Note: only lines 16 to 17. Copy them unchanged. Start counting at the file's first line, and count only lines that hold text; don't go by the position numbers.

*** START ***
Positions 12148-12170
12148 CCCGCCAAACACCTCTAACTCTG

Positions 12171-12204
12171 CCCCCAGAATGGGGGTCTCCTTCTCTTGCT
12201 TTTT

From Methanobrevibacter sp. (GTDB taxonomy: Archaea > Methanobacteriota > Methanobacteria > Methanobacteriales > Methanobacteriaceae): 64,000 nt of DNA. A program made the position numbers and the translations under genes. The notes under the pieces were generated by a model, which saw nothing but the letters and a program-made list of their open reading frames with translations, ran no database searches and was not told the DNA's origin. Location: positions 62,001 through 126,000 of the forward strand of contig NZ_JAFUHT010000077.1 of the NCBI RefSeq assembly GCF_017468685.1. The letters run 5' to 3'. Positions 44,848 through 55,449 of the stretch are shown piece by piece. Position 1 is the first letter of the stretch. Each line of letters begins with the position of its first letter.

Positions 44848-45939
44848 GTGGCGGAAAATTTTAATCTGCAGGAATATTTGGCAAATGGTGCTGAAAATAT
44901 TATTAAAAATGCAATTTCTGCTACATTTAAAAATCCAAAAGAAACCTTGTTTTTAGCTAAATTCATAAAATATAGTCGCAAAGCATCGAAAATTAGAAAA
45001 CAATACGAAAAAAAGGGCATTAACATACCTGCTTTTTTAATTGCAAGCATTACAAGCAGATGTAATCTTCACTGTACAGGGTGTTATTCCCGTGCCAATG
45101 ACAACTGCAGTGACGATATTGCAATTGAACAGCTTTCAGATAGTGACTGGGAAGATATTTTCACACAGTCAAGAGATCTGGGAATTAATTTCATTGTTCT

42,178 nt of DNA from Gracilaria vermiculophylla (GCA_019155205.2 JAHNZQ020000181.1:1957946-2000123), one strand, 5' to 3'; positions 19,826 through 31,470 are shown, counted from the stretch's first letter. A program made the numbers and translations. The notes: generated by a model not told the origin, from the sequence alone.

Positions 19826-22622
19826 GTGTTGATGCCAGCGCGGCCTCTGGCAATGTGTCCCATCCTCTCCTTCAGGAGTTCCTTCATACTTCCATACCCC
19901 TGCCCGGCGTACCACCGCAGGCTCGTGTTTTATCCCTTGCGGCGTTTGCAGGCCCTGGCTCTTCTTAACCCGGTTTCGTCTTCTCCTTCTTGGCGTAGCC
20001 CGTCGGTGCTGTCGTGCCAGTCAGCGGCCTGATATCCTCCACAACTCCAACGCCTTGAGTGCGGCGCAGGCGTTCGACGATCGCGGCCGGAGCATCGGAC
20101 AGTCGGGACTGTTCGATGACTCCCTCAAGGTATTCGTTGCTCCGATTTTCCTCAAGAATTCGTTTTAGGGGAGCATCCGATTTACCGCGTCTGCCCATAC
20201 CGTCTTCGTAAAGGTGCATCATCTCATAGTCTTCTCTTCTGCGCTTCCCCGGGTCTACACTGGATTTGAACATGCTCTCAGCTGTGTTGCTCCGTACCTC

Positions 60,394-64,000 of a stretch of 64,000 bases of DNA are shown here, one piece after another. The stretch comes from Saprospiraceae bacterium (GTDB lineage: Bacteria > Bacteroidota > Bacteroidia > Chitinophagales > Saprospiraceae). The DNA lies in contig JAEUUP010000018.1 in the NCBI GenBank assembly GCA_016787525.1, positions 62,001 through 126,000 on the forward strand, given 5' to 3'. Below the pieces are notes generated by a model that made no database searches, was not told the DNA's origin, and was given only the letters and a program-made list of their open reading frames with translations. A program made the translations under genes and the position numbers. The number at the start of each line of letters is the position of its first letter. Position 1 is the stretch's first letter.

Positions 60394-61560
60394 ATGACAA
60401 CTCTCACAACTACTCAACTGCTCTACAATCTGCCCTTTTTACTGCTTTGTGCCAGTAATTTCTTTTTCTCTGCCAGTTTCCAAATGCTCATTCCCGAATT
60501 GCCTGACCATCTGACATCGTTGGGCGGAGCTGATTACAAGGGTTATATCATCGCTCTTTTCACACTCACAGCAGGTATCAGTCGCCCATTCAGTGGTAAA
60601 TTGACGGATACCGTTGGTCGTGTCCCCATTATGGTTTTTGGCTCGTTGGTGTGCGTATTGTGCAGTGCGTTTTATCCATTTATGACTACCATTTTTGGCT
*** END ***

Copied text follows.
20001 CGTCGGTGCTGTCGTGCCAGTCAGCGGCCTGATATCCTCCACAACTCCAACGCCTTGAGTGCGGCGCAGGCGTTCGACGATCGCGGCCGGAGCATCGGAC
20101 AGTCGGGACTGTTCGATGACTCCCTCAAGGTATTCGTTGCTCCGATTTTCCTCAAGAATTCGTTTTAGGGGAGCATCCGATTTACCGCGTCTGCCCATAC